Types of Plants and Flowers

Plants, including flowers, are often categorized by the length of their life cycle. This categorization is especially helpful when planning a garden space. Knowing what type of plant you are dealing with allows you to plan a garden that is rich in color and variety, and make it enjoyable for years to come. Planting a mixture of annuals, biennials and perennials ensures growth and visual interest throughout the growing season.


Annuals bloom for one season and then die off. An annual garden has its drawbacks financially, as many of the plants need to be replaced every year. Some annuals drop seeds when the flowers die off. If these seeds remain viable throughout the winter, then they will regrow on their own in the spring, saving you time and money. Most annuals are intolerant of cold temperatures, so plant them in the garden after the threat of frost has passed. Popular garden annuals include marigolds, black-eyed Susans, bachelor's button, cosmos, fuchsias, verbenas, hollyhocks, geraniums, pansies and petunias.


Plan carefully when adding biennials to the garden. These lovely plants require two growing seasons to complete their life cycle. Plants with attractive foliage add color and life to the garden in their first year. However, they simply will not add blooms until the following year. Most biennial plants die off after their second growing season. Although biennials may be a complicated variety of plant in which to plan a garden, some extraordinary plants fall into this category. The biennial category includes plants such as foxgloves, English wallflowers, canterbury bells, sweet Williams, forget-me-nots, cotton thistles, money plants and blueweeds.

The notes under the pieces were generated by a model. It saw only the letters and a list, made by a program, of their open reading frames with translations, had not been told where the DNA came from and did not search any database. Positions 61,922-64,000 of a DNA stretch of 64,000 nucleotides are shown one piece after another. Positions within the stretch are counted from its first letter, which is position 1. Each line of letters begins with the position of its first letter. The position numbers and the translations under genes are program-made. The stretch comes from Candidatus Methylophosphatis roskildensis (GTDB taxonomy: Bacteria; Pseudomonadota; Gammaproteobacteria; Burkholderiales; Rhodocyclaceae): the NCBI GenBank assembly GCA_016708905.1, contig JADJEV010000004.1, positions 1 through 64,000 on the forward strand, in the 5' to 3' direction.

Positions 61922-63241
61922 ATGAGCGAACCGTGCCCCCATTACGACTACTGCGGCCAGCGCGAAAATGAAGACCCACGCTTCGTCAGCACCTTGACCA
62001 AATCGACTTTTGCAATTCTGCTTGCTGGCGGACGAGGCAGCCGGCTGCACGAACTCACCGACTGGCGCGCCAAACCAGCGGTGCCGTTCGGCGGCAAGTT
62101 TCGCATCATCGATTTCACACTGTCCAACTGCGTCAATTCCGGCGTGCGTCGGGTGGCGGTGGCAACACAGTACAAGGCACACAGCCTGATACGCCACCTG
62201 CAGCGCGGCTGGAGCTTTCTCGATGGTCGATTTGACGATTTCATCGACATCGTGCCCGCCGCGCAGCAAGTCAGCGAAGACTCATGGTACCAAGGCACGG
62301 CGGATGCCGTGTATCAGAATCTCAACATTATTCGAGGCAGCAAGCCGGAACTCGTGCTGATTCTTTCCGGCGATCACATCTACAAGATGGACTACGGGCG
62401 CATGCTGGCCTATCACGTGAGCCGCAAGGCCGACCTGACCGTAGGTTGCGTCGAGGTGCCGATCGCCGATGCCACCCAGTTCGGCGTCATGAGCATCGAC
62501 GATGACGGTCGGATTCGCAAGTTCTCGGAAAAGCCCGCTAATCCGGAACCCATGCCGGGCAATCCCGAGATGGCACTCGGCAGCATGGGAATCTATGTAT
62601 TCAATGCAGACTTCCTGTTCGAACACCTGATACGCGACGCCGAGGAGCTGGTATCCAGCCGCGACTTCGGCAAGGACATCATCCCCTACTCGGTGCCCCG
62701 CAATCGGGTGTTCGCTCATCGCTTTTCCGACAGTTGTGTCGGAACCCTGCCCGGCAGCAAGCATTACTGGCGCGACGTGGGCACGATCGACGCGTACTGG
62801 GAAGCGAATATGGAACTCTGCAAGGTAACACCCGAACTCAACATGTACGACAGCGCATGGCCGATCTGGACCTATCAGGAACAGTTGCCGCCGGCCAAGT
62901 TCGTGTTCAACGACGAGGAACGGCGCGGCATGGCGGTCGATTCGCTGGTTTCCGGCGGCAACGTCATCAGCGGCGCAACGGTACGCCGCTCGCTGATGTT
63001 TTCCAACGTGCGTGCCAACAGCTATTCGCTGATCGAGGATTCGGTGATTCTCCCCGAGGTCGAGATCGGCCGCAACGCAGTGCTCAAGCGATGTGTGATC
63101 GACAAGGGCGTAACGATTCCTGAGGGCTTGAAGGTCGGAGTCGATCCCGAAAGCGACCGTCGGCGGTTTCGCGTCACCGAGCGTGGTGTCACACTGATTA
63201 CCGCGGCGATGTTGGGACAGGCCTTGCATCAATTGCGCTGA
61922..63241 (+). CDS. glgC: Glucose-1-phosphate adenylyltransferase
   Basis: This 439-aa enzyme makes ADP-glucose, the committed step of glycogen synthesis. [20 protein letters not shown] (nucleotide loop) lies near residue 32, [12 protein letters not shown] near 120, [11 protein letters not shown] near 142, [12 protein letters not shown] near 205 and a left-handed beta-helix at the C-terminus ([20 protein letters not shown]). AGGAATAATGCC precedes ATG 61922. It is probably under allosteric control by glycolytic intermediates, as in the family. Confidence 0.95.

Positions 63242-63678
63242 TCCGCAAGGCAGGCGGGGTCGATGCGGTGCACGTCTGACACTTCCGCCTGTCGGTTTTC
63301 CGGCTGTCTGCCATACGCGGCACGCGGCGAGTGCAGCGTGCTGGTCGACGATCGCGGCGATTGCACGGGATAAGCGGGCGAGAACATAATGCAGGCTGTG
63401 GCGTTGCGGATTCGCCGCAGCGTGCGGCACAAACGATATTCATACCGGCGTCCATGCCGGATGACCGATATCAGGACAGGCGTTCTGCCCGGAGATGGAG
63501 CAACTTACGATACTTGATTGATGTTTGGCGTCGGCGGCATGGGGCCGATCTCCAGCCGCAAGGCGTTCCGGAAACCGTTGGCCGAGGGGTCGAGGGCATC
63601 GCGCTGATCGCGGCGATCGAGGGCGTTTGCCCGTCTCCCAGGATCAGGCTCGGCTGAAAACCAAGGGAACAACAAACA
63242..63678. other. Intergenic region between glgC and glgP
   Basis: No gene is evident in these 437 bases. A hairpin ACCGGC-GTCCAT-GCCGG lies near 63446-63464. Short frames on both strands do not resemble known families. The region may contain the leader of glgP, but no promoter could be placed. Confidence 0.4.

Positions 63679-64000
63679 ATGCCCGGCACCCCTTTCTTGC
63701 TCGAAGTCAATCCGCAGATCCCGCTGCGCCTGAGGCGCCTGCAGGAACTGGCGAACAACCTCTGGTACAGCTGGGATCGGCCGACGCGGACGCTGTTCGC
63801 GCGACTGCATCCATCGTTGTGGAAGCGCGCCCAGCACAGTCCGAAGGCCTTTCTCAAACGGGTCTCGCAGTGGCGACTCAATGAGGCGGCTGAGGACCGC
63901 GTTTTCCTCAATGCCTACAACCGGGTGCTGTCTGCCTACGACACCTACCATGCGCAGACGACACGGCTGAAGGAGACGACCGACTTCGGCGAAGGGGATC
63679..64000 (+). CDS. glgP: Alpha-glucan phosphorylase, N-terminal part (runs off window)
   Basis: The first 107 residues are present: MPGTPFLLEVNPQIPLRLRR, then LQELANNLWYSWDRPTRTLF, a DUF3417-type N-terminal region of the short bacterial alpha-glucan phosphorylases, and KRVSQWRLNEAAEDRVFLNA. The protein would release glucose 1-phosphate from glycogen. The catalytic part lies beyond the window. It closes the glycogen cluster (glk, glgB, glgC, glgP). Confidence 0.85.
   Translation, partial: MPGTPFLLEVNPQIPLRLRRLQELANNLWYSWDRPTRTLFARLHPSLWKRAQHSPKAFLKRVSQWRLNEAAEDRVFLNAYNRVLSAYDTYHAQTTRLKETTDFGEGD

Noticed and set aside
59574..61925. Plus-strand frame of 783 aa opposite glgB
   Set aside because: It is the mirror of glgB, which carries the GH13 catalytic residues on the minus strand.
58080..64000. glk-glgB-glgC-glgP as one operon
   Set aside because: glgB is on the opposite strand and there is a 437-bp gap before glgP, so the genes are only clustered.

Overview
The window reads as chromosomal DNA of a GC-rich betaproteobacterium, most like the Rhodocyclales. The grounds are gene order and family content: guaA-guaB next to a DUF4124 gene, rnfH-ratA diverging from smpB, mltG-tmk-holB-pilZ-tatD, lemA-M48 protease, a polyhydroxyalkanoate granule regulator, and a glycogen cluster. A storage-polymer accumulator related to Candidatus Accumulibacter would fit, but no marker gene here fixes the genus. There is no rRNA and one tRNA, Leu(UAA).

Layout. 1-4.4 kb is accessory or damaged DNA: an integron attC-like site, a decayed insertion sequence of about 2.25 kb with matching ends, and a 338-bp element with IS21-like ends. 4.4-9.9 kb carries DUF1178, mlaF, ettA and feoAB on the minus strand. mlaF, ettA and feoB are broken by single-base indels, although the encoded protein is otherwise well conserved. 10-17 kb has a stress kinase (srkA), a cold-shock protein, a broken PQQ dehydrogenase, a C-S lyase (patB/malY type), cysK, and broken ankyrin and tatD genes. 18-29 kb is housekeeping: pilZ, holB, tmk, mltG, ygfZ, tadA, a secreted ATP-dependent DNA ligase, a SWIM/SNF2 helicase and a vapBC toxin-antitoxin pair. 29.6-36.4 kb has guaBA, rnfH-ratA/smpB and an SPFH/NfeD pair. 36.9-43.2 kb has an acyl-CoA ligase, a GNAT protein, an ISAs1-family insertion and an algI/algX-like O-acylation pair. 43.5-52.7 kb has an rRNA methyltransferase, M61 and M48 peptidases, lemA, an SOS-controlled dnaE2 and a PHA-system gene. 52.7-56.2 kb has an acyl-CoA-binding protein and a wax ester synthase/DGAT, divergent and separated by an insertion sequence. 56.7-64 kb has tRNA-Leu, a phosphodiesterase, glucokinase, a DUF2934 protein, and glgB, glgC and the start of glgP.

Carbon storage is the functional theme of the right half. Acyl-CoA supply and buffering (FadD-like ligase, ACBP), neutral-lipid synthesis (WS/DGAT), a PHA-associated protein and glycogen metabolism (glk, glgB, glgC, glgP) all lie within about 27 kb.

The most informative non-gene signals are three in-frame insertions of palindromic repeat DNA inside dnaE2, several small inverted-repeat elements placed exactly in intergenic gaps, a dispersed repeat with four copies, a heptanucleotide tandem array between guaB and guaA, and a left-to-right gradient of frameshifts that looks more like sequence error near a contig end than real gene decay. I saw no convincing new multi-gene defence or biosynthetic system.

Perennial plants survive in the same spot for years, becoming dormant in the winter months and replenishing themselves in the spring. Flowers grown from bulbs may be categorized as both a perennial and a flowering bulb. Perennials will not need replacing nearly as often as annuals, but many perennials do not bloom as long as the average annual. Plant a variety of flowers in a perennial bed to assure color throughout the growing season. Perennial plants include butterfly weeds, columbines, coral bells, daylilies, phloxes, poppies, peonies, cone flowers, wormwoods and shasta daisies.

Keywords: biennials, annuals, perennials

About this Author

Kay Abbot was first published in 2004 with articles written for Triond. She is a second-year psychology student with the University of Phoenix.